You’ve heard, I suspect, of a gazetteer, which is a geographical dictionary. And perhaps you’ve seen the Rocketeer, the high-flying 1991 Disney film hero based on a character created for Pacific Comics in the 1980’s. If you read Scripture, you also know about Pharoah's chariots and charioteers. But what’s a gadgeteer?
Well, that would be somebody who has to have an alarm clock that speaks like a butler ($99.95), a stainless steel wallet ($89.95), a pet drinking fountain ($69.95), or a whole-body massage chair (for just $6,000). Or maybe the gadgeteer would be partial to the seven-day-scheduling robotic vacuum which, for a mere $399.95, will clean not only his wallet but his floors.
Such are the delights of the Hammacher Schlemmer catalogue, billed as “America’s longest running catalog, offering the Best, the Only, and the Unexpected for 161 years.” And it is not hard to see why. Gadgets have about them a certain je ne sais quoi, that indefinable ability to make you feel and even look younger (especially if it’s the diamond tipped microdermabrasion system for just $249.95) or to put a spring in your step (try the spring-loaded insoles for regular or dress shoes, for less than thirty bucks).
Yes, there’s something special about gadgets. Feeling down? Life too dull? Have a piece of candy, take a drink or, well, buy a gadget. After all, you deserve it.
These are all ways to assuage our native restlessness, offering temporary delight, a sense of fulfillment, a brief place to rest. Taken in extreme moderation (if extreme moderation is possible), the occasional gadget break can work wonders. But when we find ourselves running through gadgets (or doughnuts, new clothes, vacation trips or any other stimulant) as if they are so much water from the tap (or perhaps so much liquor that needs to be kept secret), that’s a sign of spiritual trouble. That’s a sign that we’re trying to fill an inner emptiness that can really be filled only with something else.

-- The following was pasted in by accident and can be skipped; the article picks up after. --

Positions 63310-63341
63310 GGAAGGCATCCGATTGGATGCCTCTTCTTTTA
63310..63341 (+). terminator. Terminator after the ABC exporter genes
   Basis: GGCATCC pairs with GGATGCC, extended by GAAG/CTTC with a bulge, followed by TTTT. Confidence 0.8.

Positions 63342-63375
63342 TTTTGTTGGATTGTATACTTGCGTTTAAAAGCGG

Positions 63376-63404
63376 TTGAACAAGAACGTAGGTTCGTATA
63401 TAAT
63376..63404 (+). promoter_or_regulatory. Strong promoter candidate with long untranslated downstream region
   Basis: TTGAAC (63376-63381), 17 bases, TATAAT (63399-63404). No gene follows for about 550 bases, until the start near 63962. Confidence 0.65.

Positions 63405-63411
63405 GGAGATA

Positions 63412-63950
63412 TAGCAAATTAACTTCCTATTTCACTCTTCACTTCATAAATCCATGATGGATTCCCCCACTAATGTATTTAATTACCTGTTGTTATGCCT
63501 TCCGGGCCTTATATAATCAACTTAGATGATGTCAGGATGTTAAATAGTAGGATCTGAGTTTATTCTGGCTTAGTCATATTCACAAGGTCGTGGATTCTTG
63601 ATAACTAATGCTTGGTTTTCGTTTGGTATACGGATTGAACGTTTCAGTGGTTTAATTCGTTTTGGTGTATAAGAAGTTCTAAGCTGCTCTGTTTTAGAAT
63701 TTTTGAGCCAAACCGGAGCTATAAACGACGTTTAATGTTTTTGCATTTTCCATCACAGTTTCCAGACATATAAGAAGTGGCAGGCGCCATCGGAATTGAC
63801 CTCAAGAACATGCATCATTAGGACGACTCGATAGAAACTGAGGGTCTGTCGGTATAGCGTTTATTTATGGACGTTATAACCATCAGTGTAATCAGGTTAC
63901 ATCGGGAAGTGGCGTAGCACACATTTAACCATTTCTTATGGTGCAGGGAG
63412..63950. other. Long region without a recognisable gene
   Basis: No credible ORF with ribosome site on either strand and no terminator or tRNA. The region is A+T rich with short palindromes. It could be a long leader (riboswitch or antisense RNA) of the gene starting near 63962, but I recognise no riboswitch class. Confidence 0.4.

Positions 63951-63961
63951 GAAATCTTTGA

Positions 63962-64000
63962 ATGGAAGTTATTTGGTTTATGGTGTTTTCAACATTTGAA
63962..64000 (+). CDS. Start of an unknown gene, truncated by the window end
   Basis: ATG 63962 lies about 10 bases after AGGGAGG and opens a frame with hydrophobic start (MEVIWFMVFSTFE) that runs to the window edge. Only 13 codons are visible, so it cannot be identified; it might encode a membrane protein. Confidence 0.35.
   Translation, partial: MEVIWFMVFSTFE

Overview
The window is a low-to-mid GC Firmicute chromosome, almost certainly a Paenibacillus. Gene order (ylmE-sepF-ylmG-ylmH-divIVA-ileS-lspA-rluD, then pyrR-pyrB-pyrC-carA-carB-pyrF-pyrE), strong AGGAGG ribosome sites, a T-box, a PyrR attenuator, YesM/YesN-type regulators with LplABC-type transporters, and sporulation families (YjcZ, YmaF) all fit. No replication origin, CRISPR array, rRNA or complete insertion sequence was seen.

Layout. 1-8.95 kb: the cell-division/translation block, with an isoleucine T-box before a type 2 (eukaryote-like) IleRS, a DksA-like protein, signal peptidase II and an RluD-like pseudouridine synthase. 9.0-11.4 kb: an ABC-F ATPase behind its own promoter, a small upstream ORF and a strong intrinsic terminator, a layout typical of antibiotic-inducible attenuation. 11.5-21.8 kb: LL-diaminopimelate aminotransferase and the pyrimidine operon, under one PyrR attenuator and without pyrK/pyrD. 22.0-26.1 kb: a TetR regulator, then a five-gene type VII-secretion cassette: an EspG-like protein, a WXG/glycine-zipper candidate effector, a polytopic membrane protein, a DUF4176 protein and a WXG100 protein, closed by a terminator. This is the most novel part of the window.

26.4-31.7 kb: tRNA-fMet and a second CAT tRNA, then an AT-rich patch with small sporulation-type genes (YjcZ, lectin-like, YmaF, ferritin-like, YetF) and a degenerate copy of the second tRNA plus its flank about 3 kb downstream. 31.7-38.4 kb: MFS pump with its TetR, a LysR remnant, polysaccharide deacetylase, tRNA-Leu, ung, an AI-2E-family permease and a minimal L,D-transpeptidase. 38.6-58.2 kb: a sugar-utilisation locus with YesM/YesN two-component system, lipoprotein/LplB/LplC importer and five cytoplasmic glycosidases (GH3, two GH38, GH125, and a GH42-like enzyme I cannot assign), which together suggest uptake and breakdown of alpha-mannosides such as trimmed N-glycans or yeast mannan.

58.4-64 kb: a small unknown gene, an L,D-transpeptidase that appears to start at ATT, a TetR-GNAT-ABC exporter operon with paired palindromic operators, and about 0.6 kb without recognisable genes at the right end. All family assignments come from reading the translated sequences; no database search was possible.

Make that Someone Else. And let’s face it, there’s a little of the gadgeteer in most of us. The solution always lies in learning to pray.
Some of us, however, are able to rise above these petty urges. That’s probably why I immediately eschewed the mere gadgets in the 2009 Holiday Supplement catalog in favor of the bright red land sailor with the big wheels and the 36 square foot Dacron sail. Dacron, like on a real sailboat! This thing can be broken down in moments to store in a car’s trunk, and when assembled it can carry a single passenger at speeds up to 25 miles per hour, powered only by the wind.
It’s available now for Christmas delivery, and you can order it for just $999.95. Did I mention that it’s on page 58? But don’t tell my wife. Just wrap it in brown paper and send it to the office.
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